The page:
They Get Around

    The Science of Seed Dispersal

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    Look at the trees and plants all around you – especially the ones you and your family didn’t plant. How do you think they got there? How did the flowers from your garden start growing in your neighbor’s yard, too? Just like people and animals, plants are designed to have offspring so their species
    survive. For this to happen, seeds must be packaged by nature in a way that protects them and gets them to their next, best destination. This is called seed dispersal.

    Have you ever wondered why seeds look so different or how nature has designed some seed casings so their seeds can travel? Mother nature has helped plants and trees figure out how to do this best. In the spring, we see dandelion seeds float through the air; in the fall, the acorn seed just plunks to the ground. Perhaps the best, naturally engineered seeds (in the Richmond area anyway) come from the maple tree. With their little propellers moving like the blades on a helicopter, these seeds fall and spin from a tree to create their own little tornado as they travel to fertile ground. How would you like to make your own helicopter seed model? Let’s do science:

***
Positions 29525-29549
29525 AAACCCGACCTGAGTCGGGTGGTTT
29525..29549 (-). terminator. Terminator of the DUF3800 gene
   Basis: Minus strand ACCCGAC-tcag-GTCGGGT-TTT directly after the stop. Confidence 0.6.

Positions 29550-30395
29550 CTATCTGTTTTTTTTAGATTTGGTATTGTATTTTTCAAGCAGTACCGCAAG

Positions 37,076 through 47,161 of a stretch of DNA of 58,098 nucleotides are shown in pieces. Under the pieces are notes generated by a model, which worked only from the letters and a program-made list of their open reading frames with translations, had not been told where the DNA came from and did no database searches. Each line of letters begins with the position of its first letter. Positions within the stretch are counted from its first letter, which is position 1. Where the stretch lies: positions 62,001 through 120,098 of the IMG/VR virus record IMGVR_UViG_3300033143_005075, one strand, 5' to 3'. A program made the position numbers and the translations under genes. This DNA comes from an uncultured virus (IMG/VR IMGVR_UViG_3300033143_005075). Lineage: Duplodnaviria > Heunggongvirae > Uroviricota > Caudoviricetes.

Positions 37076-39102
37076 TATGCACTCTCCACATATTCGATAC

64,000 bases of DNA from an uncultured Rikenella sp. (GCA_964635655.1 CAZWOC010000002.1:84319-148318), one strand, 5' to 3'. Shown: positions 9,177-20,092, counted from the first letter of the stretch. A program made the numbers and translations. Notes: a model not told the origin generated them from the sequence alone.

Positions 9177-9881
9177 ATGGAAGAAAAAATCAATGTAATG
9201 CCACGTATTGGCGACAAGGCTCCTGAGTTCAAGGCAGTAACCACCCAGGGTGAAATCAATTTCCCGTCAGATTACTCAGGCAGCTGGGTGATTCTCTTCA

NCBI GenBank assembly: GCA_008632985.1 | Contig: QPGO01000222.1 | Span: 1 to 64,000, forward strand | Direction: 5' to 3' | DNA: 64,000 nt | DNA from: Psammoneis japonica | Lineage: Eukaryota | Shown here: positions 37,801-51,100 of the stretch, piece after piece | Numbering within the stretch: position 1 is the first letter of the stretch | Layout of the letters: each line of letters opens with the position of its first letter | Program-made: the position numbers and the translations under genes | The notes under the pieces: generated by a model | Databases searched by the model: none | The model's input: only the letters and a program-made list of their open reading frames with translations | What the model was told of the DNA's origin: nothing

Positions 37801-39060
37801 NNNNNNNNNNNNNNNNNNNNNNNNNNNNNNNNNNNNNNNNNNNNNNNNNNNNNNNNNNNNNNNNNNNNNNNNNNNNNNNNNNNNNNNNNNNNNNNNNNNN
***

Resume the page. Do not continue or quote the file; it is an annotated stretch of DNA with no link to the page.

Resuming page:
1511_KCD_2What you need:

    • Scissors
    • 8½ x 11 paper (light cardstock is best)
    • Tape
    • Paper clips

     

    1511_KCD_3What you do:

    1.Lay down your paper so that the long side is at the top, and fold your paper in half, long ways.
    2.Fold each half again, so you have four long sections.
    3.Now cut along the folds, so you have four long strips of paper.
    4.Fold one of your strips in half.
    5.On one side, cut the strip down the middle to the fold line.
    6.On each side of the fold line, cut ¼ of the way across to the middle of the separated strips.
    7.Fold in the left side and then the right side, so they overlap a little.
    8.Use three small pieces of tape to tape the flap down.
    9.Then fold the separated strips down in opposite directions, so they look like an airplane propeller.
    10.Lastly, attach a paperclip to the bottom of the taped down flap.
    11.Repeat with your remaining three strips.
    12.Hold your spinning seed replica up in the air, drop it, and watch it spin.

    Challenge:
    For an extra challenge try modifying each of your spinning seeds. You can change the different size paperclips you use, trim the length of the propeller, or make bigger and smaller spinning seeds and see what happens. Think again about the different seeds you’ve seen and why some travel farther than others. Can you design a seed case that would help a seed travel even further?

    1511_SMV